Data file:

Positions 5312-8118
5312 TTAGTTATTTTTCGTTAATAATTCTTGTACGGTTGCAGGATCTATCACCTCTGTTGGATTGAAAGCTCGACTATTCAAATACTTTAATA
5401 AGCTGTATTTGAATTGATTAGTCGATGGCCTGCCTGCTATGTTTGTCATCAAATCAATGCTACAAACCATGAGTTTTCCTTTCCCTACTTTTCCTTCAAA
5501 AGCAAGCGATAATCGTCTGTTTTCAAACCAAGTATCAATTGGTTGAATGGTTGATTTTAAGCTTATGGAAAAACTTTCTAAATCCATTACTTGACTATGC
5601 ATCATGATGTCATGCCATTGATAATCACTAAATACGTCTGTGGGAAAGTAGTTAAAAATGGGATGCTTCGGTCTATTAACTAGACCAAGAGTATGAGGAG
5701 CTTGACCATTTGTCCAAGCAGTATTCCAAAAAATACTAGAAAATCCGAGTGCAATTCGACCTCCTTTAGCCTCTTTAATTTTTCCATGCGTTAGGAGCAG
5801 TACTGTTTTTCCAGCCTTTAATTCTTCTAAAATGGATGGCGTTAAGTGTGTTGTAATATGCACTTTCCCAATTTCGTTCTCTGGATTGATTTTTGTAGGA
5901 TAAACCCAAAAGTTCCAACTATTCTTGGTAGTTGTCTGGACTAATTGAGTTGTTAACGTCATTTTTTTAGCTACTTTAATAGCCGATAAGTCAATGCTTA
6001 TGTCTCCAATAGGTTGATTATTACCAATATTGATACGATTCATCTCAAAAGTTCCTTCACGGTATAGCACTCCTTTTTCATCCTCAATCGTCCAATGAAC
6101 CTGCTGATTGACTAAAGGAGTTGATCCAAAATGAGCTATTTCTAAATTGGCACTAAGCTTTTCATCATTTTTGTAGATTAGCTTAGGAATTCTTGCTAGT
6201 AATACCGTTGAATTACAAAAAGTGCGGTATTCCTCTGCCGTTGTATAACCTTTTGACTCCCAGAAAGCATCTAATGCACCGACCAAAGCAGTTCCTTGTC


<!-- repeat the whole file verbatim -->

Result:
Positions 5312-8118
5312 TTAGTTATTTTTCGTTAATAATTCTTGTACGGTTGCAGGATCTATCACCTCTGTTGGATTGAAAGCTCGACTATTCAAATACTTTAATA
5401 AGCTGTATTTGAATTGATTAGTCGATGGCCTGCCTGCTATGTTTGTCATCAAATCAATGCTACAAACCATGAGTTTTCCTTTCCCTACTTTTCCTTCAAA
5501 AGCAAGCGATAATCGTCTGTTTTCAAACCAAGTATCAATTGGTTGAATGGTTGATTTTAAGCTTATGGAAAAACTTTCTAAATCCATTACTTGACTATGC
5601 ATCATGATGTCATGCCATTGATAATCACTAAATACGTCTGTGGGAAAGTAGTTAAAAATGGGATGCTTCGGTCTATTAACTAGACCAAGAGTATGAGGAG
5701 CTTGACCATTTGTCCAAGCAGTATTCCAAAAAATACTAGAAAATCCGAGTGCAATTCGACCTCCTTTAGCCTCTTTAATTTTTCCATGCGTTAGGAGCAG
5801 TACTGTTTTTCCAGCCTTTAATTCTTCTAAAATGGATGGCGTTAAGTGTGTTGTAATATGCACTTTCCCAATTTCGTTCTCTGGATTGATTTTTGTAGGA
5901 TAAACCCAAAAGTTCCAACTATTCTTGGTAGTTGTCTGGACTAATTGAGTTGTTAACGTCATTTTTTTAGCTACTTTAATAGCCGATAAGTCAATGCTTA
6001 TGTCTCCAATAGGTTGATTATTACCAATATTGATACGATTCATCTCAAAAGTTCCTTCACGGTATAGCACTCCTTTTTCATCCTCAATCGTCCAATGAAC
6101 CTGCTGATTGACTAAAGGAGTTGATCCAAAATGAGCTATTTCTAAATTGGCACTAAGCTTTTCATCATTTTTGTAGATTAGCTTAGGAATTCTTGCTAGT
6201 AATACCGTTGAATTACAAAAAGTGCGGTATTCCTCTGCCGTTGTATAACCTTTTGACTCCCAGAAAGCATCTAATGCACCGACCAAAGCAGTTCCTTGTC